Maybe it was just a coincidence that my father bought a house near WWII veterans like himself; maybe there were so many of them that it couldn’t be avoided. However, none of that mattered to me as a child. What counted was the subtle influence those men had; it changed my life and I didn’t even know it.
Like most children, I thought only the neighborhood mothers mattered as they were the only people around all day. I never gave much thought to their husbands who walked out alone to their cars each day and disappeared to work at a wide variety of post-war occupations. Today, as a veteran myself, I can appreciate the fact that these men hadn’t even served together, and that their experience of war differed vastly. It just makes it all the more wonderful that they all came together for me back then.
We were closest to two other families, so I knew that Alice’s husband had been an infantryman in the Battle of the Bulge and that Mary’s husband served as a radioman. My own father had been a lineman. The only thing they had in common was kissing their loved ones goodbye. Like all soldiers, they expected bad food and rough seas but hadn’t expected to trade their naïve youth for a world-weary look that would take a long time to wear off, if ever. None of us kids ever considered that the “sweet dreams” their mothers had tucked them in at night with had been replaced with shell-shock and images that haunted their sleep. Still, they rejoiced upon their homecomings and made plans for the future. Infantryman labored in a factory sweeping floors, took night classes and moved up. Radioman used his GI Bill to earn a medical degree, and my dad, well, he sold hardware.
These men worked, barbecued, upgraded their bathrooms, bought cars and cut their lawns. They found time to spawn a neighborhood full of little miracles that ran down sidewalks to greet them as they walked in slow paces back up to their front doors every night, hoping for dinner. There came a day when my dad’s steps got too slow and he went away to the VA hospital. While our mother stayed there by his side, his mother watched over us, or so we thought. We didn’t know the whole neighborhood had been quietly placed on high alert.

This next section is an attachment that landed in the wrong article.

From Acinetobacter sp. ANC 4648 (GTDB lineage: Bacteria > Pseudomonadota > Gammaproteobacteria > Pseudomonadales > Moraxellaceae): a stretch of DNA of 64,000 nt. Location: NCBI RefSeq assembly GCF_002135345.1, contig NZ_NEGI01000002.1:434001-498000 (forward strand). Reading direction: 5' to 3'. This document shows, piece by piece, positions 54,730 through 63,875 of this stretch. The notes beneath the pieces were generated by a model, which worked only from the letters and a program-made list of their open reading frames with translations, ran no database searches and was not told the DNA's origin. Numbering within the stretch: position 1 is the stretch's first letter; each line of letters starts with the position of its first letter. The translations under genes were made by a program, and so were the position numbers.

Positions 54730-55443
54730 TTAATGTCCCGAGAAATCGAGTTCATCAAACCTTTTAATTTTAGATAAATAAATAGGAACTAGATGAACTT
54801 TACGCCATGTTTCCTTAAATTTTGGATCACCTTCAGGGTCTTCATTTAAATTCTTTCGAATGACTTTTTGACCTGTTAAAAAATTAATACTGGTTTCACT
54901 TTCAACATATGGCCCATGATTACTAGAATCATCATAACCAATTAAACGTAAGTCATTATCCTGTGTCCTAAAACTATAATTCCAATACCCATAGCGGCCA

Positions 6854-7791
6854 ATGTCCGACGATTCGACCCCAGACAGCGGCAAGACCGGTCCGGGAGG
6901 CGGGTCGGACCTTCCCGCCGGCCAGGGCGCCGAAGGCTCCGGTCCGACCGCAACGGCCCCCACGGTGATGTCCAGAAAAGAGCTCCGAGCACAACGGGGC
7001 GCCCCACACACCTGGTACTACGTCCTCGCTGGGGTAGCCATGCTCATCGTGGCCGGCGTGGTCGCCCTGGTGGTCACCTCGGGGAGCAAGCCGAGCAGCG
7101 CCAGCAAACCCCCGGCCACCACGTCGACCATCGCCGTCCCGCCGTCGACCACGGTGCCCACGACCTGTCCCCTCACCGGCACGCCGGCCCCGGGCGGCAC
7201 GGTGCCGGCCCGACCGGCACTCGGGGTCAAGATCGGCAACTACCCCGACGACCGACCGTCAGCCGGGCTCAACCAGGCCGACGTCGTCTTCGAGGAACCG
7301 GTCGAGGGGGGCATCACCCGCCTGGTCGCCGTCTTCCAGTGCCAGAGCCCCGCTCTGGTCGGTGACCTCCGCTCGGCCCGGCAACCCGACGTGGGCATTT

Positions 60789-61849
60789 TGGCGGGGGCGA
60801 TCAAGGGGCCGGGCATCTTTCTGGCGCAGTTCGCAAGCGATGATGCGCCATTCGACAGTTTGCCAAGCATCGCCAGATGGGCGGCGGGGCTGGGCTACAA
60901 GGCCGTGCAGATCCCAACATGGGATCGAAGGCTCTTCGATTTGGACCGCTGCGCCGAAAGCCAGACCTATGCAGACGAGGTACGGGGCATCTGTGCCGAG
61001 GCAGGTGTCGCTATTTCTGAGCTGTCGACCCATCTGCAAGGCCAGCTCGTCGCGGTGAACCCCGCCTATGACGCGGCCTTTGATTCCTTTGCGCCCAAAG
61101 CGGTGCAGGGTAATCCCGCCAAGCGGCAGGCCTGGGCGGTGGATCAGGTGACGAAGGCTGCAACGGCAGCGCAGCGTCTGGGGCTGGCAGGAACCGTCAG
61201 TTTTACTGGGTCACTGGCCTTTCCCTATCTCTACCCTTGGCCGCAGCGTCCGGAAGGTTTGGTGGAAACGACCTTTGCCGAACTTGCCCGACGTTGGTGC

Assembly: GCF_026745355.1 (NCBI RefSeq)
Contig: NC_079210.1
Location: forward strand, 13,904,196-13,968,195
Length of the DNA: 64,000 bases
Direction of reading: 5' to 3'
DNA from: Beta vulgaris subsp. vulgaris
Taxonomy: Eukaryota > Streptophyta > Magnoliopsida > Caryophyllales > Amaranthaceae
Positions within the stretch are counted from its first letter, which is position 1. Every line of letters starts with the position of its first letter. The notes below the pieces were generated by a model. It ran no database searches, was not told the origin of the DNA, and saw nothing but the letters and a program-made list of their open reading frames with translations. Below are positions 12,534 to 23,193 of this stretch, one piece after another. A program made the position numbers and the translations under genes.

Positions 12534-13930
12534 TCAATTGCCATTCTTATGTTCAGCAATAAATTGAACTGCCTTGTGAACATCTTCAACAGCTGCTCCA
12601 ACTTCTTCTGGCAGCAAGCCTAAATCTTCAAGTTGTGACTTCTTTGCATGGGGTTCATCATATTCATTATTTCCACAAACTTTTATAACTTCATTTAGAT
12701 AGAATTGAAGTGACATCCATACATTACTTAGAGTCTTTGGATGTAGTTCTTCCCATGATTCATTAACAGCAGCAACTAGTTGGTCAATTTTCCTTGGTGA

Babysitting jobs were offered to my sister; the doctor and his teeming brood needed it the most. One night, however, she felt sick and he offered to take a look at her before she walked home. It turned out that it was her appendix. He rushed her into surgery in the nick of time, but that wasn’t the only miracle that night. My mother never got a bill from him for that surgery, and that was lucky. Soon, her Bill, our father, came into his rest and then the woes under our roof really began. Mother’s grief was paralyzing; it was hard to know how to help. The factory man, as commander of his own small troop, sent his wife on this sacred mission.
“You’ve got your little girls…you gotta pull yourself together,” she coaxed gently. After more tears, together they reverently took Dad’s suits off their heavy wooden hangers and took his hat off the shelf; out of sight and out of mind. Then, delicately, she helped push other things into their place to squelch the echo of fifteen years of marriage disappearing. Later, still watching our roof, her husband noticed it was looking bad and charged us next to nothing to replace it. When it was still hard for us to pay, he accepted the extra wheelbarrow Dad had left behind as payment, pushing it up the road to mix cement for his own sidewalk. In that way, Dad was there to help his family for having helped us.
As I recently clutched my first grandchild in my arms, I remembered my father and that band of soldiers that helped to watch over their fallen brother’s family. In no small part they had preserved me for this day. While there is nothing good about war, there was something of greatness that had come into those men who began as young brothers and became fathers. Theirs was a soulful camaraderie which, forged in suffering, stretched and energized their souls into simple actions which have blessed me all these years. Someday I will tell this young man about his grandfather and his comrades; I will tell him how priceless the gift is that is made from blood and tears.
Kathy L. Baumgarten is a retired Air National Guardsman and writes for AMRA News, quarterly publication of the American Military Retirees Association, as well as a weekly column in the Lake Champlain Weekly (www.lakechamplainweekly.com). “Strictly A Loner: My Life and Times with Plattsburgh’s Poorest Millionaire,” is her story about life with the secret millionaire and veteran that came with her house, and is available at www.strictlyaloner.com.